Ganges in Queens, and not in a good way

Anyone who's seen how filthy the Ganges is around Varanasi would be worried if they read this in the New York Times:
As the Hindu population has grown in Queens over the last decade, so too has the amount of ritual debris — clothing, statues, even cremation ashes — lining the banks of the bay in Gateway National Recreation Area.
How could anyone who's seen the filth around the ghats of Varanasi (or Rameswaram, to not pick on North Indians) even think about throwing stuff into the water? It turns out that the culprits are not immigrants from India, it's immigrants from the West Indies. Since they are several generations removed from India, their cultural memory is of a relatively cleaner 1800s India and the religious milieu of that time.  


Fortunately, outreach to the local temples seems to have helped:
The beach was “really disgustingly filthy,” said Nagassar Ramgarib, a retired electrician and a leader at a Queens temple, Shiva Mandir. “I was deeply ashamed of what my culture, Hinduism, has contributed to.” He rallied several members of his temple to help clean up, and he began working with park officials ... “They should understand we are in a different country now,” said Pandit B. Rishi Misir, a Brooklyn priest who leads a Hindu group, USA Pandits’ Parishad. “Our scripture does mention that we should follow the country’s rules and regulations. But some people are very stubborn.”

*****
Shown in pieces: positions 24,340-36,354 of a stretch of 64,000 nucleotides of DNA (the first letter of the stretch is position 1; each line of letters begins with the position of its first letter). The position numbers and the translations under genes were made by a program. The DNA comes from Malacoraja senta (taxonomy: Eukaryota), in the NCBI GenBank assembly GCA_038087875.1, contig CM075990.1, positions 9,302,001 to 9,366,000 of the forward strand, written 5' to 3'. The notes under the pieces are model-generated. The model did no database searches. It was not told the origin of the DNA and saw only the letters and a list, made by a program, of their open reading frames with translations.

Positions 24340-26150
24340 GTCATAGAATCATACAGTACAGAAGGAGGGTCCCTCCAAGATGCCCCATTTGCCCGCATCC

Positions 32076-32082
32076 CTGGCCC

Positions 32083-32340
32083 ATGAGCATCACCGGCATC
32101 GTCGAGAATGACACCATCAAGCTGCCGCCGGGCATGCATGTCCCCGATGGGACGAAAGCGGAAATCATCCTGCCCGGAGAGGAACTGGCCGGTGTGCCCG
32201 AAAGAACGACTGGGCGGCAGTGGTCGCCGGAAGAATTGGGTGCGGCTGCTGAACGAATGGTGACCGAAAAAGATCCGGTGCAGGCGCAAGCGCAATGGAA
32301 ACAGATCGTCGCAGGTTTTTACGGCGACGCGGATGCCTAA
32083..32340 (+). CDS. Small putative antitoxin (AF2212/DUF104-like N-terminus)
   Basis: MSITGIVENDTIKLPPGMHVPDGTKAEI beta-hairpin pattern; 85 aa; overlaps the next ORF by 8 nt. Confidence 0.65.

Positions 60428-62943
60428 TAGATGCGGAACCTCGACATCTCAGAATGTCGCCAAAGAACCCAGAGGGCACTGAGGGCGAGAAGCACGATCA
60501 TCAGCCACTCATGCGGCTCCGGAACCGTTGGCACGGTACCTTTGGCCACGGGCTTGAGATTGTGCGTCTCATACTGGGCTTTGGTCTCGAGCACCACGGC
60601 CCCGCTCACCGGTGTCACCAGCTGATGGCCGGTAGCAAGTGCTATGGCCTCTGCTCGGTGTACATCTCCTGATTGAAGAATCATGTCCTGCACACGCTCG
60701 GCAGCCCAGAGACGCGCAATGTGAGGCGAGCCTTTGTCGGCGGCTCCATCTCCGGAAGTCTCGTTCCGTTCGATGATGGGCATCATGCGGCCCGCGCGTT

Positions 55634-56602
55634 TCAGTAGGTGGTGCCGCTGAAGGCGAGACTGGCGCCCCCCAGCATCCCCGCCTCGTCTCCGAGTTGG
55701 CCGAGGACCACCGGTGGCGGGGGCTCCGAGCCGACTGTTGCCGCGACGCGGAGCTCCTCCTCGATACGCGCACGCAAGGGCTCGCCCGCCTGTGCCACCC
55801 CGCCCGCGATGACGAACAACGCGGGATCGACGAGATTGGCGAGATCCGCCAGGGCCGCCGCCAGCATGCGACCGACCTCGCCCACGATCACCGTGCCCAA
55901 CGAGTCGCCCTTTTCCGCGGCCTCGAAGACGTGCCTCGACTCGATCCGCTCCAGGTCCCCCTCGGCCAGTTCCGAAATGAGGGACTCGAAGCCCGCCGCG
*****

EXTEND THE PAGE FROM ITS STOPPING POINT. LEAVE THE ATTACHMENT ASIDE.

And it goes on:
But, it's still a problem without an end in sight:

And many Hindus have obliged. But as new immigrants arrive, unaware of the rules, and others refuse to change their ways, park rangers have intermittently forsaken good-cop sensitivity for bad-cop force: installing signs, closing the parking lot at night and threatening to hand out $75 fines, to little avail.

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